It wasn't quite around the world in 80 days, but an inspection tour delegation of over 50 operational experts from FIFA and South Africa's 2010 Organising Committee this week travelled 4,000 kilometres to six cities in six days to run the rule over the country's World Cup stadiums.

A FIFA/OC inspection tour delegation visited South Africa's five newly-built 2010 stadiums, Cape Town's Green Point Stadium, Durban's Moses Mabhida Stadium, Nelson Mandela Bay/Port Elizabeth's Nelson Mandela Bay Stadium, Nelspruit's Mbombela Stadium, Polokwane's Peter Mokaba Stadium and Johannesburg's Soccer City Stadium, which will host the 2010 opening match and final.

The group comprised of operational experts in the following areas: competitions, broadcasting, media operations, medical, volunteers, transport, logistics, safety and security, protocol, marketing, information technology, hospitality, ticketing and risk management.

With South Africa's FIFA World Cup stadiums now all over 90 per cent complete and with the final touches being applied the delegation was impressed with the progress being made on the country's ‘football cathedrals' - which will next year be the focus of the world's attention.

Nelson Mandela Bay Stadium (Nelson Mandela Bay/Port Elizabeth)

The stadium infrastructure is complete and the stadium became the first newly-built 2010 FIFA World Cup stadium to open its doors in June.

The 45,931-seater stadium has already hosted a rugby international tour match featuring the British and Irish Lions, as well as a derby between local sides Kaizer Chiefs and Orlando Pirates, which both attracted large crowds.

Work has now begun on the stadium precinct which includes upgrading the access roads into the stadium.

Green Point Stadium (Cape Town)

Progress on site is good and the speed of construction is impressive, with the project set for completion on December 14.

The roof structure of the stadium is now complete and work has commenced on the stadium precinct. About 50 per cent of the 55,000 permanent seats have been installed. An additional 13,000 temporary seats will be installed for the tournament.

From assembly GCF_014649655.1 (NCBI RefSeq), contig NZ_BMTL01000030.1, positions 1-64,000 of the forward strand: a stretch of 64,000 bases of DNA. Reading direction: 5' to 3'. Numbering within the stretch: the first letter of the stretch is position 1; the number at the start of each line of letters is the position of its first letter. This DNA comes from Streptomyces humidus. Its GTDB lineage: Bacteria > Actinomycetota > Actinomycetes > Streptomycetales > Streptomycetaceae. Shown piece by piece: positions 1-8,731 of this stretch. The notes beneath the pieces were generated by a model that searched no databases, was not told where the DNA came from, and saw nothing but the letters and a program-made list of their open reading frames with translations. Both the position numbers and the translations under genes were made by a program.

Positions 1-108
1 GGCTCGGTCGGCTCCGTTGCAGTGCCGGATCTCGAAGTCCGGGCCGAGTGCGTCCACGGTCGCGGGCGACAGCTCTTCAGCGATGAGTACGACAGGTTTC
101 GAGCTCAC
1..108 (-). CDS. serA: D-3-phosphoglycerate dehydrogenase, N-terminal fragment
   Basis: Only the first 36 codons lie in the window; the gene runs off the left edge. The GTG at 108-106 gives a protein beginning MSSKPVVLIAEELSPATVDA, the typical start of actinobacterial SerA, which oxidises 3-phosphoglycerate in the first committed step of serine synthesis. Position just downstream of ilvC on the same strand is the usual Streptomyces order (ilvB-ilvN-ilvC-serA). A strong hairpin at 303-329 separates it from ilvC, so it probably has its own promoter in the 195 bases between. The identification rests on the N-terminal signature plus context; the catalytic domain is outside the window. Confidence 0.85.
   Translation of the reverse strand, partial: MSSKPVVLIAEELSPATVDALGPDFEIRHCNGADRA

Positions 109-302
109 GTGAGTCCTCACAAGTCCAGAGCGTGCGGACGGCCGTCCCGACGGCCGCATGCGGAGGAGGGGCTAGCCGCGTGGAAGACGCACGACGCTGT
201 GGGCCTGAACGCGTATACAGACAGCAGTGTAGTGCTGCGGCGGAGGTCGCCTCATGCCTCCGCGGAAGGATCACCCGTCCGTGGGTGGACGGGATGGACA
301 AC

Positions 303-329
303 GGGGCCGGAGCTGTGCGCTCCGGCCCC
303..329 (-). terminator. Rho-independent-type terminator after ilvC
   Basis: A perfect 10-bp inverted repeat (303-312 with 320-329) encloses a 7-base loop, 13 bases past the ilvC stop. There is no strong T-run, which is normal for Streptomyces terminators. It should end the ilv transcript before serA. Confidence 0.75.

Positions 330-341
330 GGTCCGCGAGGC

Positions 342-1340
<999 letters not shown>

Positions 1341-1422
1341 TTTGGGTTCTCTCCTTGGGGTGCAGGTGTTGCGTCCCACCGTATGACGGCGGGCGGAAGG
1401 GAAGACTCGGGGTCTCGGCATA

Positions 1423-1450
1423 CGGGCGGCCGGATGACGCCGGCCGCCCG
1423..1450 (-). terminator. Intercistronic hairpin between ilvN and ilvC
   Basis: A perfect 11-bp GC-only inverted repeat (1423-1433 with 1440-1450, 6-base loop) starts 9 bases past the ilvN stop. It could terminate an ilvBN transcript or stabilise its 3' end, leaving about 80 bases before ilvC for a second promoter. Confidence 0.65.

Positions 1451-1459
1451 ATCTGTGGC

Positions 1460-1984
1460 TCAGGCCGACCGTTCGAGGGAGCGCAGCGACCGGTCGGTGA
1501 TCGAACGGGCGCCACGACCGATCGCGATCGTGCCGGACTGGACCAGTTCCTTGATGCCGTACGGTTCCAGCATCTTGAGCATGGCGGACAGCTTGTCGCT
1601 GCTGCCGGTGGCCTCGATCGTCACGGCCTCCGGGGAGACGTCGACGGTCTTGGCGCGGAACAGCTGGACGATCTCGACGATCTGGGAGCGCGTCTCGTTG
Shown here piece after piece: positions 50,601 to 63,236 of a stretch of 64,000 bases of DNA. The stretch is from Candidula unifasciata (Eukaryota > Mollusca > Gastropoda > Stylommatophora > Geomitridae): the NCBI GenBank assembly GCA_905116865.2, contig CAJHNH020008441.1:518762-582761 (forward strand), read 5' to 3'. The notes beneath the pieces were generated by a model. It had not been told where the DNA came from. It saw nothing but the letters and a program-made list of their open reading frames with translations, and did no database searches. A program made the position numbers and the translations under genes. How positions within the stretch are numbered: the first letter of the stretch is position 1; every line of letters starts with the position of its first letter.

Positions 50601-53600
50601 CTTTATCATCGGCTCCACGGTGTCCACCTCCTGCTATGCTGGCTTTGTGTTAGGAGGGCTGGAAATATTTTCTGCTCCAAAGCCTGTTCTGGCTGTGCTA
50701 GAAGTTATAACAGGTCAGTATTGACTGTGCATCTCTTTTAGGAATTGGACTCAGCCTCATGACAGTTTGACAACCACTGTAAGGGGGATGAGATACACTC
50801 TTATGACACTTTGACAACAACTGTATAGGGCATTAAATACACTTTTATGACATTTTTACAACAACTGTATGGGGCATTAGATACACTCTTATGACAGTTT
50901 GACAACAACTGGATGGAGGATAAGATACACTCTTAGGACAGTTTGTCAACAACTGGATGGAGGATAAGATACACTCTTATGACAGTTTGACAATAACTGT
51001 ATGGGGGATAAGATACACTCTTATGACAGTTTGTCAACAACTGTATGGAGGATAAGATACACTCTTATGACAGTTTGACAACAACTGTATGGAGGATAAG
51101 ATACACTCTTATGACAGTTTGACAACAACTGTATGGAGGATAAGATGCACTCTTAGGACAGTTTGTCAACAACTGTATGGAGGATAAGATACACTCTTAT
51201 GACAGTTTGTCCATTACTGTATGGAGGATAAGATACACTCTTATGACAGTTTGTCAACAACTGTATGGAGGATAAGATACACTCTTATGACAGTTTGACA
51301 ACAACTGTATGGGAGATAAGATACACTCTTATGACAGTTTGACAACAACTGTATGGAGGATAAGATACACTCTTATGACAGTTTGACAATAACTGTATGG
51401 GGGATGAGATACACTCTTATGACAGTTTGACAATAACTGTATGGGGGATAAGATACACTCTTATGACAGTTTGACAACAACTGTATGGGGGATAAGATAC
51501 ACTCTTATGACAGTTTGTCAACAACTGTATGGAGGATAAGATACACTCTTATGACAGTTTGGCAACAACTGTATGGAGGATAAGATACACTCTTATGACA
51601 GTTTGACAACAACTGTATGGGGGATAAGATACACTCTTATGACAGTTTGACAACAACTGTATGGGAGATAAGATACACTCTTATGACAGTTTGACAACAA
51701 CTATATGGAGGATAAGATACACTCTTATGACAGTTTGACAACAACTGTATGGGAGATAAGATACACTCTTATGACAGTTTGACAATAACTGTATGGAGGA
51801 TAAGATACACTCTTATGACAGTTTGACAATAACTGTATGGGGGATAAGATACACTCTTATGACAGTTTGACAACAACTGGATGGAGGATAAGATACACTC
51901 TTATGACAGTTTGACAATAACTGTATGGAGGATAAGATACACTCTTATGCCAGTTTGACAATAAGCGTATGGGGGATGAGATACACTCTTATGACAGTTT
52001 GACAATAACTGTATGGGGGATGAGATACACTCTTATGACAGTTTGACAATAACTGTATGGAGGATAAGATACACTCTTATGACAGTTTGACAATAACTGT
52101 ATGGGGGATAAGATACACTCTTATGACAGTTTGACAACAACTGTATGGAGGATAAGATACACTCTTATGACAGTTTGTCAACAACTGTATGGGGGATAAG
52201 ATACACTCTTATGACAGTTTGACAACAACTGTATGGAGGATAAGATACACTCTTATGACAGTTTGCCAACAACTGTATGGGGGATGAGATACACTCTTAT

The pitch is being grown off-site in Stellenbosch and once major construction has been completed and the site has been cleared, it will be planted at the stadium in October.

Durban Stadium (Durban)

The construction of the stadium is now approximately 95 per cent complete and precinct projects, which include a 250 million rand upgrade of the beach promenade and a new train station adjacent to the stadium, are progressing well.

The pitch has been laid and the 56,000 permanent seats are in place.
The 13,000 modular seats will be installed by the beginning of next year taking the stadium capacity to 70,000 during the tournament.

The city plans to open the stadium and its cable car and walkway to the top of the arch to the public on 28 November 2009. A number of football matches and concerts are planned at the stadium in the coming months.

Mbombela Stadium (Nelspruit)

Mbombela stadium is now approximately 94 per cent complete. The 46,000 seats have been installed and the pitch is currently being laid.

Precinct works are also progressing well and infrastructure projects beyond the stadium precinct will be completed in the first quarter of 2010.

A number of test events are planned, including a tournament featuring teams from neighbouring countries Mozambique and Swaziland.

Polokwane Stadium (Polokwane)

The stadium is approximately 95 per cent complete. The pitch was laid in August and the last of the 45,000 seats are being put in place.

Precinct and infrastructure projects are progressing very well. Test events are being planned, with the first due to take place at the beginning of 2010.

Soccer City Stadium (Johannesburg)

The stadium, which will host the opening match and the final of the 2010 FIFA World Cup™, has now laid its pitch and the current seating capacity of 87,792 is in place.

Progress is approximately 90 per cent complete and the stadium bowl is expected to be complete by the end of November.